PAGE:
In this review anything that might be considered a spoiler is hidden in a collapsible window with a spoiler alert on it. In all other ways, this review is spoiler-free.
Escape Room: The Game is a cooperative escape room experience for three to five players which can be purchased at many big-box stores. Once you have played through the adventures in the Escape Room: The Game base box, you can further challenge yourself with one of these expansion packs: Welcome To Funland and Murder Mystery.
This article only reviews the expansion packs and won’t go into detail on how to play Escape Room: The Game. If you’re unfamiliar with this escape room game, read our review of the base game to learn how to play and get the most out of your Escape Room experience.
For each expansion, the base game (Escape Room: The Game) is required because you need the Chrono Decoder, the Keys, and the Hint Decoder. There are also two other components which are needed from the base game, but unfortunately these are only found in the first version of Escape Room: The Game—the one in which there are four scenarios: Prison Break, Virus, Nuclear Countdown, and Temple of the Aztec. However, the items are common enough that if you have the newer version, Escape Room: The Game (Escape Rooms II), then you can still play like I did.
Welcome To Funland
This scenario is surprisingly terrifying; you are at an amusement park when you and your friends are captured by a deranged clown and trapped in his dressing room. He threatens to take your lives after he performs his 60-minute show. Welcome To Funland also alludes to this not being the first time this clown has taken a life—a little girl disappeared years ago, presumably at the hands of this clown.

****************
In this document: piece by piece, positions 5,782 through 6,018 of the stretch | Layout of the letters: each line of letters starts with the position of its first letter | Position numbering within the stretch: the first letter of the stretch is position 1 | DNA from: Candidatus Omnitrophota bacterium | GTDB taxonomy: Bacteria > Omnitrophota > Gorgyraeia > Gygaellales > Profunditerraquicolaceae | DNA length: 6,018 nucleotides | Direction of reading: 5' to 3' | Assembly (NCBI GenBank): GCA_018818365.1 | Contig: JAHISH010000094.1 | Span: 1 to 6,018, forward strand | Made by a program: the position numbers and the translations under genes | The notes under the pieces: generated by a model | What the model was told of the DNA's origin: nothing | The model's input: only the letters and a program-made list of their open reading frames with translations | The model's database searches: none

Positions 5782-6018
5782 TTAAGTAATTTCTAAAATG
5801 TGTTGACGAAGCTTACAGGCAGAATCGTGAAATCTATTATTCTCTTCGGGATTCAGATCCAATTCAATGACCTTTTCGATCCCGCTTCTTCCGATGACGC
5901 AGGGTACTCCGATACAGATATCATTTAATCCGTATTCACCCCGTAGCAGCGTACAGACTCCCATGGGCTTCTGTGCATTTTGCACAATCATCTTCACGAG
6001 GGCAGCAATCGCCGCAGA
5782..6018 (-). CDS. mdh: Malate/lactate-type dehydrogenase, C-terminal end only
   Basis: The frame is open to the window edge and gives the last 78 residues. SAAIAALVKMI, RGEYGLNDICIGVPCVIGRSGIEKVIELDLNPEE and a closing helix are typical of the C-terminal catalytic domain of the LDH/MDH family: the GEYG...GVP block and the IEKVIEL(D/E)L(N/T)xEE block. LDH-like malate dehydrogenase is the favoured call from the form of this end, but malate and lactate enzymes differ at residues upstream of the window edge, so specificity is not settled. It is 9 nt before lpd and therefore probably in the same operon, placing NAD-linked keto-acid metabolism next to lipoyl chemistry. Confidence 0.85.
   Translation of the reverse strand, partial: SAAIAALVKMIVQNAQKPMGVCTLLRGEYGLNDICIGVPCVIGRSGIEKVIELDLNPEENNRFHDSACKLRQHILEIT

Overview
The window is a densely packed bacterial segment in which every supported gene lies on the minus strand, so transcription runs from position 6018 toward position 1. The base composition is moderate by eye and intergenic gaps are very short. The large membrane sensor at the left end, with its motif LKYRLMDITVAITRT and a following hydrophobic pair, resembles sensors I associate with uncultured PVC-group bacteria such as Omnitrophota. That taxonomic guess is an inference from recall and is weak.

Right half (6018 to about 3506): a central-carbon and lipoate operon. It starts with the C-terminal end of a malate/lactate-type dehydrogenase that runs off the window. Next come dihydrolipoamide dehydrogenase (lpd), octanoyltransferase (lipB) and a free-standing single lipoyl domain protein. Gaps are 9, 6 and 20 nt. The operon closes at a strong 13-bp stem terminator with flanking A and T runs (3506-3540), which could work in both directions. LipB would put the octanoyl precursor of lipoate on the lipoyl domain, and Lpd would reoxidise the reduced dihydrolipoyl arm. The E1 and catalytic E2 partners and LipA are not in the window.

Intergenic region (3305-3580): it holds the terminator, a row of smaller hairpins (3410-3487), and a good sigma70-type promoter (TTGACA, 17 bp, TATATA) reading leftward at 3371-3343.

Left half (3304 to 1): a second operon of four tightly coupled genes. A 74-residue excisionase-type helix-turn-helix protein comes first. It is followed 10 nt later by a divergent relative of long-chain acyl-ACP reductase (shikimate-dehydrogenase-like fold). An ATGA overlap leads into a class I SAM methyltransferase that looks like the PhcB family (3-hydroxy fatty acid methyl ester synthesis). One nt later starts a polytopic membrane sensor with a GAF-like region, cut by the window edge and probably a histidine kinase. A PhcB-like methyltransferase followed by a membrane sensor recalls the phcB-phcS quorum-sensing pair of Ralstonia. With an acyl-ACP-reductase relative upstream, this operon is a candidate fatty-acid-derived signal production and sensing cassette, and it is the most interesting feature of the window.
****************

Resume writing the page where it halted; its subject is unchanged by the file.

With the exception of Escape Tales: The Awakening, this scenario is the creepiest escape room board game I have played. As the story progresses, it gets more messed up. That said, the puzzles in Welcome To Funland are just the right amount of challenging and, if it weren’t for the theme, it would be one I would suggest as an introduction to Escape Room: The Game. However, I did find the use of a word in the final puzzle a little misleading, but the cheeky solution made up for this momentary annoyance.
Murder Mystery begins with the murder of a wealthy and powerful man, the heir to the largest steel company in Great Britain. You are tasked with solving the murder: who among the long list of suspects killed the man, why, and with what.
This was a very difficult scenario even though it only has a 3 out of 5 star difficulty. I’m not sure if it was because Murder Mystery itself is tricky or because I waited too long in between my plays of the Escape Room: The Game base game and this expansion, but it was a struggle. Not every puzzle was difficult, but the main puzzles for each part were hard. Nonetheless, it was a welcome challenge and not one that was so frustrating that it ruined our gameplay experience.
If you had fun with the Escape Room: The Game base game and are looking for more challenging escape room scenarios, the Welcome To Funland and Murder Mystery expansion packs are both excellent choices, just bear in mind that each are designed for an older audience.
Thematic Music for Playing Escape Room: The Game Expansion Packs
Welcome To Funland
Rollercoaster (Original Film Score) by Lalo Schifrin
Songs to check out include: Prologue/Montage, Reflections in the Window, Calliope of Death, and Magic Carousel (End Title).
Clue: The Movie (Original Motion Picture Score) by John Morris
Songs to check out include: Main Title/Trees To Dogs, Miss Scarlet/Car In Progress, Gun, Cupboard, Doorbell/Cop Panics and Ending C: Top To You Were/Peacock At Door.
See my comment from the base game (ERII). This is an excellent review, but for a game I will be avoiding.
Before reading this article, I did not know that Escape Room: The Game is a collective escape room experience for three to five players. I am thinking of playing it very soon and see how it works.